I believe that Congressman Sablan is saying that he realizes that the clock is ticking for the CNMI legal, long-term workers and there is an urgent need for them and their family members to be granted a secure status now. I agree. They need to be given an immediate secure status even if, for the time being, it is one that would keep them in the CNMI as a disenfranchised underclass. The CNMI is their home. They make up a majority of the private sector. Many have U.S. citizen children or spouses. They need protection now.
Congressman Sablan mentioned that he was considering adding a fifth category to his bill. If that fifth category includes all legal, long-term foreign workers who have worked and lived legally in the CNMI for the last five years (not just those with a U.S. citizen child or spouse), then I would support the bill until we could convince a more mature United States of America that class systems are un-American and undemocratic. If the bill proposed a temporary CNMI-only status to be changed to U.S. permanent residency status in 10 years or until the foreign worker otherwise qualifies for permanent residency, I would completely support such a bill.
As for thinking of skilled and dedicated workers as a burden to Guam or Hawaii, I say nonsense. We are talking about at the most 13,000 people. Does anyone really believe that these people would leave the CNMI, the only home that they have known for years or decades, to start all over again somewhere else? How many could even afford to relocate considering their poverty-level wages? This is not a valid argument. What is sad about this argument is that it is used to justify restricting the travel and denying permanent residency status to these deserving legal foreign workers.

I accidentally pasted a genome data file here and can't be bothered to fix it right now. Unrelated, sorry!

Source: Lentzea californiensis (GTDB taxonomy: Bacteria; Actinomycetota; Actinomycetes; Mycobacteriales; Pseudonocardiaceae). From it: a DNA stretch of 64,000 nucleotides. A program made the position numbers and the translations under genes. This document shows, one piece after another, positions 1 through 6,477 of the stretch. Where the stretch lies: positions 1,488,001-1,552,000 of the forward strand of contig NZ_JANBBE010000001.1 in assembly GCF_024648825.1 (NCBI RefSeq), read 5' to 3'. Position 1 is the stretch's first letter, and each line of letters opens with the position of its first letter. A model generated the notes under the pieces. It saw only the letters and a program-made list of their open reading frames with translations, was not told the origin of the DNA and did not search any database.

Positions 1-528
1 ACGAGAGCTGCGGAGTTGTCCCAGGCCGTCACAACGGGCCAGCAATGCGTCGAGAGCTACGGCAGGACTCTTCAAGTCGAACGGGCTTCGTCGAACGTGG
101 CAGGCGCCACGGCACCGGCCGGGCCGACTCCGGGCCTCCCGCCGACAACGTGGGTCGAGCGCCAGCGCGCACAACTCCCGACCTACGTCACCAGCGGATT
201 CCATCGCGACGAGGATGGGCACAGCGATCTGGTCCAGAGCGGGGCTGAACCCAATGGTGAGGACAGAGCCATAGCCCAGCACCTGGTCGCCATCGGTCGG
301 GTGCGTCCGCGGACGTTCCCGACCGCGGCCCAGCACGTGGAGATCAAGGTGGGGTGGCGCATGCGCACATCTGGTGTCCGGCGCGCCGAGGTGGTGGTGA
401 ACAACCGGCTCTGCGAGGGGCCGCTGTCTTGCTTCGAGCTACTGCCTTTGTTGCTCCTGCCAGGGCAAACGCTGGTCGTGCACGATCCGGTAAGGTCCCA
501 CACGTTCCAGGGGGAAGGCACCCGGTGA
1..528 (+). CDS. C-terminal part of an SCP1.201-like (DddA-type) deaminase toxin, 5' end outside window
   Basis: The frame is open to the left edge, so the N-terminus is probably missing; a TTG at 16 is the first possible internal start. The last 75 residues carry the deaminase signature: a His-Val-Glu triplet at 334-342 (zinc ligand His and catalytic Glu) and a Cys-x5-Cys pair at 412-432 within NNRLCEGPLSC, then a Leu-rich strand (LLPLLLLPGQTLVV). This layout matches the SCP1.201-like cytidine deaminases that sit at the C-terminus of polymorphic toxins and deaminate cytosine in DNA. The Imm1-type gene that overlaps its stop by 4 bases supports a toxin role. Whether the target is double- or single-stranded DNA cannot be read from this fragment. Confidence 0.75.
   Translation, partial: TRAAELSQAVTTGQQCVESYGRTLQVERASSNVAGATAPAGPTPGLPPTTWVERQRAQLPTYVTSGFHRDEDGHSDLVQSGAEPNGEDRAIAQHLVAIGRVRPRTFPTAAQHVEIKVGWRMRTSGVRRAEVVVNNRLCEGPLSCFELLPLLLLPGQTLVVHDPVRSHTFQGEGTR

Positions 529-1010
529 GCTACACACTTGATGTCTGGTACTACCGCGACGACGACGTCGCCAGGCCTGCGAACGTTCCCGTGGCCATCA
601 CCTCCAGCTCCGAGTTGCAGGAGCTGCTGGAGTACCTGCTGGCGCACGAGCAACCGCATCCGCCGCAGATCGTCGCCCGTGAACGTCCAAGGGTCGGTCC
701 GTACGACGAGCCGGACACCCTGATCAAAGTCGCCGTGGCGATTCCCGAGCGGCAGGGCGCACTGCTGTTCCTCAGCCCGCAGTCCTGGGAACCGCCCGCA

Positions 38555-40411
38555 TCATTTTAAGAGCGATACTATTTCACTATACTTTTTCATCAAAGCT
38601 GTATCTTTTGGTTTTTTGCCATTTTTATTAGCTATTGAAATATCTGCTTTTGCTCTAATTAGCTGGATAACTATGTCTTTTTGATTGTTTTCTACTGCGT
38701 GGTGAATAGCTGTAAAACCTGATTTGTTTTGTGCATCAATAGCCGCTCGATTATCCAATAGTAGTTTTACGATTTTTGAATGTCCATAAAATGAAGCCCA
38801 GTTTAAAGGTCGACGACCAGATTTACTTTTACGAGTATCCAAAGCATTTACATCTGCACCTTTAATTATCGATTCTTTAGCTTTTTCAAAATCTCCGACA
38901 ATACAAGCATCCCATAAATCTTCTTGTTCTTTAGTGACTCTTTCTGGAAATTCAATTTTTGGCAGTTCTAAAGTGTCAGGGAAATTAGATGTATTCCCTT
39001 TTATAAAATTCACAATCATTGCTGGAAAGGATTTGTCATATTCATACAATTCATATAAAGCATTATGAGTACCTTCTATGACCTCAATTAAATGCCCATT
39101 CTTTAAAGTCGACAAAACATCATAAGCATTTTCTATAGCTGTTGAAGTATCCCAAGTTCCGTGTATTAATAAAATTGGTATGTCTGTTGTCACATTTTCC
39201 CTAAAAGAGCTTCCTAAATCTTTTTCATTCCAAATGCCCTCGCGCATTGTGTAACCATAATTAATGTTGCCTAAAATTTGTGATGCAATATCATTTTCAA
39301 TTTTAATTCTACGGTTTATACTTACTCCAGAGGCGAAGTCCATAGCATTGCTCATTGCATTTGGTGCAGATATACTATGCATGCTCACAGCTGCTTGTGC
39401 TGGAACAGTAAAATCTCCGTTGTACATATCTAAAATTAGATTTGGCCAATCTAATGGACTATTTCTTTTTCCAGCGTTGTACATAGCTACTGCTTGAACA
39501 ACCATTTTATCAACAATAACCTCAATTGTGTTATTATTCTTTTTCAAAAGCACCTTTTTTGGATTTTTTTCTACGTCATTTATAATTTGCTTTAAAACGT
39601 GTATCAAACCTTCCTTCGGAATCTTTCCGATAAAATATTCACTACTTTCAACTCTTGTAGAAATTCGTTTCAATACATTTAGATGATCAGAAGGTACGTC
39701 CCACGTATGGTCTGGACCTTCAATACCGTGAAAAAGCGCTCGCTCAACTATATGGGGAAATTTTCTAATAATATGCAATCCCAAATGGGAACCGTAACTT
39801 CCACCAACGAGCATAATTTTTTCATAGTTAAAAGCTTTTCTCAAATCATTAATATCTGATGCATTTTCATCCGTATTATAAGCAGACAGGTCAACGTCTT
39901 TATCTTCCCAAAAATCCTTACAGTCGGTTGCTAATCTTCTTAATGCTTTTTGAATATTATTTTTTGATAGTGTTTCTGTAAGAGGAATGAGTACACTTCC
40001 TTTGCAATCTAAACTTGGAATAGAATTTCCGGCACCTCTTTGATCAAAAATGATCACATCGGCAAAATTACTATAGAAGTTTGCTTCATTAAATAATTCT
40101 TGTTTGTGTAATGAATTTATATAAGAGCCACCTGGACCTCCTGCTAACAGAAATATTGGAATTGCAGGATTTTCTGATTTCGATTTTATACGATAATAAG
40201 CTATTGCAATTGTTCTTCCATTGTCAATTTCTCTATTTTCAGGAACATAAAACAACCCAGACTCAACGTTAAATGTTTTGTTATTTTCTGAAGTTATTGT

If the undocumented aliens in the mainland would be rated as second-class citizens if they were to receive a permanent guest worker-type status as Conor Friedersdorf stated in his article, then surely those legal, long-term foreign workers who would be granted a CNMI-Only status would be considered third-class citizens. After all, H.R. 1466, the original bill that Congressman Sablan introduced, did not even allow those residents with CNMI-only status to leave the island to work or travel elsewhere on U.S. soil. There is no humanity on regarding people as mere labor units.
I disagree with Sablan's statement: “My position is that if you are out of status, your are out of luck and you are out of here.” This position conflicts with the pillars of the comprehensive immigration proposals presented by the bipartisan Senate committee and President Obama. Our country cannot grant an earned pathway to citizenship for the 11 million unauthorized aliens on the mainland and not do the same for those out of status aliens in the CNMI. Especially since the vast majority of those who are undocumented in the CNMI are out of status because they are waiting in the CNMI to receive the wages that former employers stole from them.
A CNMI-Only status is not the status that the legal, long-term foreign workers deserve. After all they entered the CNMI legally, most have lived and worked in the CNMI for 5 or more years, many for decades. But if this is the only status that can be negotiated until the residents of the CNMI and all Americans can grow hearts, then it is better than nothing until. . .